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Graphic design is the art of combining images, text and ideas to create works that capture a viewer’s attention to communicate a specific message. Because graphic designers are always grappling with how to do just that, they’ve come up with a variety of tips and techniques to keep their work organized and effective.
The elements of design are best understood as being the building blocks of any project. Even the most complex graphic design portfolio can be broken down into fundamental elements like lines, shapes and fonts. Meanwhile, the principles of design—sometimes referred to as “the principles of art”—are rules that help define and regulate how those elements interact with one another, with their context, and with their audience. Although both the elements of design and the principles of design are important concepts to know, this article focuses on the elements of design, which are considered the most basic characteristics of any graphic design project.
The seven basic elements of graphic design are line, shape, color, texture, type, space and image. Each has its own strengths and weaknesses. Master these basic elements, and you’ll take your graphic design portfolio to the next level.
Upgrade Your Design Skills
Join illustrator Dylan Mierzwinski for Leveling Up Your Art Game: The Elements & Principles of Design, a crash course in the fundamentals of design perfect for budding artists.
Lines are always more than just points that are strung together. Depending on their form, weight, length and context, lines can help organize information, define shapes, imply movement, and convey emotions.
When it comes to selecting the appropriate lines for projects, designers have plenty of options. Lines can:
- …be horizontal, vertical or diagonal.
- …be straight, curved or freeform.
- …zigzag or create other patterns.
- …be solid, broken or implied.
The invisible lines found in the grids of print designs act as guides, offering projects more structure and direction. Meanwhile, visible lines with weight and form can be used to communicate a variety of messages and moods in a designer’s finalized work.
Think about the kinds of lines you see in your everyday life and recall the kinds of messages that they convey to you. Depending on their context, heavier dark lines can communicate stability—or underline a threat. Scribbled lines can suggest excitement, confusion, or messiness. Zig-zagged lines might express electricity or anger, while wavy lines can suggest fragility, elegance, uncertainty, or beauty.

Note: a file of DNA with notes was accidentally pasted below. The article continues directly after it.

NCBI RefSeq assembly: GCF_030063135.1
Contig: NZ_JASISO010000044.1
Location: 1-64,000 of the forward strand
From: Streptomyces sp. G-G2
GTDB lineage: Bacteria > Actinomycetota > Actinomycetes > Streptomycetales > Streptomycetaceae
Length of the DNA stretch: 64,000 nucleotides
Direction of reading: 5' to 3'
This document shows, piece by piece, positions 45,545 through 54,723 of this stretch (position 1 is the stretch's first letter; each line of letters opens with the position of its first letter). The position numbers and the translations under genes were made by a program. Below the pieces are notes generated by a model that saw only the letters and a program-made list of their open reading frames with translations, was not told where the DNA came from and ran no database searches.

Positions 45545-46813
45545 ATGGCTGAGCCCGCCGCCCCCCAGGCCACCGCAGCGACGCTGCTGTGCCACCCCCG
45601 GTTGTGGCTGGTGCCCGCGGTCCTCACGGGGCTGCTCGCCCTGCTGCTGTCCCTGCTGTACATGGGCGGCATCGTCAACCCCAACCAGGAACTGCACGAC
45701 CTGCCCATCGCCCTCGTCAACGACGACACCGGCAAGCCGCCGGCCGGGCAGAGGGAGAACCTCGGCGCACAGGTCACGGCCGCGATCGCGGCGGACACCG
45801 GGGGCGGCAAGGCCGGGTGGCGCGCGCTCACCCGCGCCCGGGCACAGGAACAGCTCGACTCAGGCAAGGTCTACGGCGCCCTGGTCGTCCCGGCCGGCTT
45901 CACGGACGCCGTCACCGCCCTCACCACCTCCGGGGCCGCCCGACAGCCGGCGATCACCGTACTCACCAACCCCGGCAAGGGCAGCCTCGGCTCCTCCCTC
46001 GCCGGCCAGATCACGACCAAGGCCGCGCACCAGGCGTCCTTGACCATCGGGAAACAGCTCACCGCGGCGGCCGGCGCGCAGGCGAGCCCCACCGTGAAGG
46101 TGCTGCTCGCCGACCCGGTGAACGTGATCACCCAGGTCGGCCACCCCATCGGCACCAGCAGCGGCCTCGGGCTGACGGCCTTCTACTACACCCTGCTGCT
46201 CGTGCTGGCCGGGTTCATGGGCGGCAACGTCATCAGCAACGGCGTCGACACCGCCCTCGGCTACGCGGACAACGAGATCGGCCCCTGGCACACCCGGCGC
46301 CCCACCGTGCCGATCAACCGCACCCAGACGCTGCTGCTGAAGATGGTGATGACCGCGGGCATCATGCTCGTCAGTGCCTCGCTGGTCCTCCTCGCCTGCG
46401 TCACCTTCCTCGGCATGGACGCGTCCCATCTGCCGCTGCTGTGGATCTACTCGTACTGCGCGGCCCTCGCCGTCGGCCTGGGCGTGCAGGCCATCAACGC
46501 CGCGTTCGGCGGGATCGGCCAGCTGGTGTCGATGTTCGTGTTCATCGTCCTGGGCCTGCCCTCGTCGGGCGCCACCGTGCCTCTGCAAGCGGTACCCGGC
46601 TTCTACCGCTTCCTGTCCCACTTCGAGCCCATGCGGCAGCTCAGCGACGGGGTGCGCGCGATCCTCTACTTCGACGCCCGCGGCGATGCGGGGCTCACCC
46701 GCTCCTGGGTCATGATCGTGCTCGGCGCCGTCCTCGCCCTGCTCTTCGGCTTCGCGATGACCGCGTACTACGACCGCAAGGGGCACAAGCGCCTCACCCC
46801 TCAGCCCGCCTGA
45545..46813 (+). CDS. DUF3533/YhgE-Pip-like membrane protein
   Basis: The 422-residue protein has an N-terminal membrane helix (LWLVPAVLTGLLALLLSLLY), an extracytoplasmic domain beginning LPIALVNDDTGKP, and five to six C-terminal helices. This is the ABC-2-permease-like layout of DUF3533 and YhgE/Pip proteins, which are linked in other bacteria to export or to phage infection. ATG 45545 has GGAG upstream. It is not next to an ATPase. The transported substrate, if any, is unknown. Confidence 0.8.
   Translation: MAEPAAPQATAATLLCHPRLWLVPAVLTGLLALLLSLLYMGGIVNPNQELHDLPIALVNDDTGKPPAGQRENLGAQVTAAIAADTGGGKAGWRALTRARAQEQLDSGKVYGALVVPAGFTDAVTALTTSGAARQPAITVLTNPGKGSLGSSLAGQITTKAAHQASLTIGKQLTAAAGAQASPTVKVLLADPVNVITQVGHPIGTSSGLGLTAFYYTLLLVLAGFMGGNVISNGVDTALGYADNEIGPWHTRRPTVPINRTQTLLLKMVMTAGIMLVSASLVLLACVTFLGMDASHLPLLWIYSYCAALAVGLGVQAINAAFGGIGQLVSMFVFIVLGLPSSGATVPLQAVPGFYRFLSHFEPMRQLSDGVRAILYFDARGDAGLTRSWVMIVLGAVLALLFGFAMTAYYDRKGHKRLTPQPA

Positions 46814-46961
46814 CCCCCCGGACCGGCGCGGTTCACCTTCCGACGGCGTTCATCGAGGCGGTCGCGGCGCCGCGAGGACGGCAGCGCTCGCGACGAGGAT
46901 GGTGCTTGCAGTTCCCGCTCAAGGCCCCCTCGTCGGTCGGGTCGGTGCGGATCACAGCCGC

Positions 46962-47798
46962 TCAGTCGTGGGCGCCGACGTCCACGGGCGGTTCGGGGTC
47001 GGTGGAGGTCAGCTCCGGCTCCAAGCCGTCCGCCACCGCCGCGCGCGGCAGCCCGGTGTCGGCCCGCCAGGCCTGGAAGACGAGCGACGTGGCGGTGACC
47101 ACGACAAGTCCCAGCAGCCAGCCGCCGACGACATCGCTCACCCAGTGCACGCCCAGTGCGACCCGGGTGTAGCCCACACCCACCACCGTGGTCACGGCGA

Because even simple lines are able to convey so much, designers should always carefully consider how and when to use them to provide the very most impact.
For the purposes of graphic design, shapes are best understood as areas, forms or figures contained by a boundary or closed outline. There are two types of shapes that every graphic designer should understand: geometric and organic (or “free-flowing”).
Geometric shapes can include either two-dimensional or three-dimensional forms. They are created by a set of points that connect by either straight or curved lines and are usually abstract and simplistic. Geometric shapes can include triangles, pyramids, squares, cubes, rectangles, pentagons, hexagons, octagons, decagons, circles, ellipses and spheres.
Organic shapes are far less uniform, proportional and well-defined. They can be symmetrical or asymmetrical. They might include natural shapes, such as leaves, crystals, and vines, or abstract shapes, such as blobs and squiggles.
People often equate rounded edges and rings with positivity, community, love, friendship, and harmony. Squares and rectangles can suggest balance, dependability, and strength. And triangles have cultural associations with science, religion, history, civilization, and power. If you choose a certain set of shapes, you can convey stability, dependability, and organization. Choose others, and you communicate chaos, creation and fun.
According to Gestalt psychology—a reigning design theory—audiences make sense of designs by seeing them as a whole rather than as their individual parts. Pick interesting, appropriate shapes, and you’re on your way to giving viewers a more visually pleasing, attention-sustaining design.
Color can be a useful tool for communicating a mood or provoking an emotional response from your viewer. Color theory and the color wheel provide a practical guide for graphic designers who want to select a single color or combine multiple colors in a harmonious—or intentionally discordant—way.
In graphic design, some colors are grouped into particular categories.
- Primary colors (red, yellow and blue) are defined as the pure-pigment colors from which all others are made. There is no way to mix any other color to get red, yellow or blue. But mix them together, and you create all kinds of shades.
- Secondary colors (violet, green and orange) are the immediate results of mixing two primary colors: Red and yellow make orange; blue and red make purple; and yellow and blue make green.
- Tertiary colors (red-orange, yellow-orange, yellow-green, blue-green, blue-violet and red-violet) are the six colors that result from mixing a primary color and a secondary color.
Color harmonies are created when two or more colors are chosen from their positions on the color wheel.
- Complementary colors lie opposite one another on the color wheel. They are highly contrasting, and can express vibrancy and energy or be visually jarring, depending on how they’re used. Red and green are complementary colors.
- Analogous color schemes use colors that lie next to one another on the color wheel. They are visually pleasing and can create a sense of harmony and calm in a design. However, they can also seem dull if used incorrectly, or if they don’t have other contrasting elements to energize them.
- Triad color schemes use colors that are evenly spaced around the color wheel. They are very vibrant and require balance to be visually pleasing.